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Why the world is less connected than five years ago

Posting in Technology

In 2007 we weren't following live tweets from protests halfway around the world and Facebook users represented only a fraction of the population of the United States. While the world is more connected in some ways, in other ways we're less globalized.

That's the conclusion from a new report from the 2012 Global Connectedness Index by the German logistics company DHL. The report says that global connectedness has yet to recover from the global financial crisis, failing to reach its pre-crisis peaks.

The report measures connectedness by its depth -- how much of a country's economic flows are international rather than domestic -- and its breadth -- how many different countries connect with it.  Measures that are important because, as the report argues, "global connectedness is a powerful contributor to prosperity."

Using these measures, the most connected countries are:

  1. Netherlands
  2. Singapore
  3. Luxembourg
  4. Ireland
  5. Switzerland
  6. United Kingdom
  7. Belgium
  8. Sweden
  9. Denmark
  10. Germany

Still, overall capital and trade flows became less globalized after the financial crisis and while trade has picked up somewhat, capital flows have fallen to their lowest point. On the other hand, information flows are continuing to grow thanks to social media. Some other observations from the report:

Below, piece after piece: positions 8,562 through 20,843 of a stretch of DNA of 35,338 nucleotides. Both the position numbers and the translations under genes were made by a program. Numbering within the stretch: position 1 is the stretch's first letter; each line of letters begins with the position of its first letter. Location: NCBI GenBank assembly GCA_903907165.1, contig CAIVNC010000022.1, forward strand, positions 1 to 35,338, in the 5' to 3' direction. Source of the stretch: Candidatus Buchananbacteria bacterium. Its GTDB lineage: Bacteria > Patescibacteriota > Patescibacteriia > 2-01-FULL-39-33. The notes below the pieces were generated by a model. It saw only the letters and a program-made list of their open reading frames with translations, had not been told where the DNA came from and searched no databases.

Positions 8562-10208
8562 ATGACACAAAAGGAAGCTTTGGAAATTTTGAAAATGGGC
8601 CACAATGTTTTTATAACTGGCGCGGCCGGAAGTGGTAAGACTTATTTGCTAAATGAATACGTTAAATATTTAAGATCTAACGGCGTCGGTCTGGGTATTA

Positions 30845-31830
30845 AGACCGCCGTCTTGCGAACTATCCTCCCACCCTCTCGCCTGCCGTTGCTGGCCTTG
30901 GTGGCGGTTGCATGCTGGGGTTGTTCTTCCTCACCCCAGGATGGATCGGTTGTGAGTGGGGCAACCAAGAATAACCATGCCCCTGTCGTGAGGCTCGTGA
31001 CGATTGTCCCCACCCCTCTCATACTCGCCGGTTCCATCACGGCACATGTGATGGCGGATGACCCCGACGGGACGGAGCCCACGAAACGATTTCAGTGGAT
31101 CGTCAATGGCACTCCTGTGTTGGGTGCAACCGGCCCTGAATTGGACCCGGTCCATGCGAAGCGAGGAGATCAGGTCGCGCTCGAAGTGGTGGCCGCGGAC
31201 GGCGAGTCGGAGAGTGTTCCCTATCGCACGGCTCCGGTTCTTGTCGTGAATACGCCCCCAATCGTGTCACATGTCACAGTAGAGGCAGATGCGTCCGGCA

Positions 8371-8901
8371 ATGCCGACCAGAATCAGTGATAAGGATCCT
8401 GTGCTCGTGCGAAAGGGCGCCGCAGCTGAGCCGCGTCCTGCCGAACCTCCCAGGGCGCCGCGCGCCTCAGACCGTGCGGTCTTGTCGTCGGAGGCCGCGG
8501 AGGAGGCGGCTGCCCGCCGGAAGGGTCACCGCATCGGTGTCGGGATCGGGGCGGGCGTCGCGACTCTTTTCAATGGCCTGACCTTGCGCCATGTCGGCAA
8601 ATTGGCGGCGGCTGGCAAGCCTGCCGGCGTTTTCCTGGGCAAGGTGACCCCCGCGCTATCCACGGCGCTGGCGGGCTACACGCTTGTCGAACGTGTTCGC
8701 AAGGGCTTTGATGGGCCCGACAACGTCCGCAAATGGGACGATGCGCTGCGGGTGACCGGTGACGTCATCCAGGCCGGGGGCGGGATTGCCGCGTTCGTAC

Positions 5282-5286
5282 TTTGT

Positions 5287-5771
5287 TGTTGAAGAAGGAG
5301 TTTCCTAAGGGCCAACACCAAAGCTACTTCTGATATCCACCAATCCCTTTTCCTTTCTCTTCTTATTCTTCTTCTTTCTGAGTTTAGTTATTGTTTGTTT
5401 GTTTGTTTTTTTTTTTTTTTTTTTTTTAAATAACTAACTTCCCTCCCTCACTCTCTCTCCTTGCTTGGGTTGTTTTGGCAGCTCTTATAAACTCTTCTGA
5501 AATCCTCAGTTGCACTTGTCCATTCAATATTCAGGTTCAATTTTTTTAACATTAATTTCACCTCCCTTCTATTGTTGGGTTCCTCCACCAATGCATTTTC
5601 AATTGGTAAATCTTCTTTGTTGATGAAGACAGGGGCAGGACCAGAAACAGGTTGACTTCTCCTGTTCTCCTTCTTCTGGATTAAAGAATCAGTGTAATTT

• Even online, borders and distance matter -- most international flows take place within regions
  • Europe is the most globally connected region
  • Sub-Saharan African countries had the largest connectedness increases, but it's still the least connected region
  • Increasing global connectedness could mean trillions of dollars in growth

Read the full report here.
Photo: Flickr/F.d.W.

— By on December 20, 2012, 10:38 PM PST

Tyler Falk

Contributing Editor

Tyler Falk freelance journalist based in Washington, D.C. Previously, he was with Smart Growth America and Grist. He holds a degree from Goshen College. Follow him on Twitter. Disclosure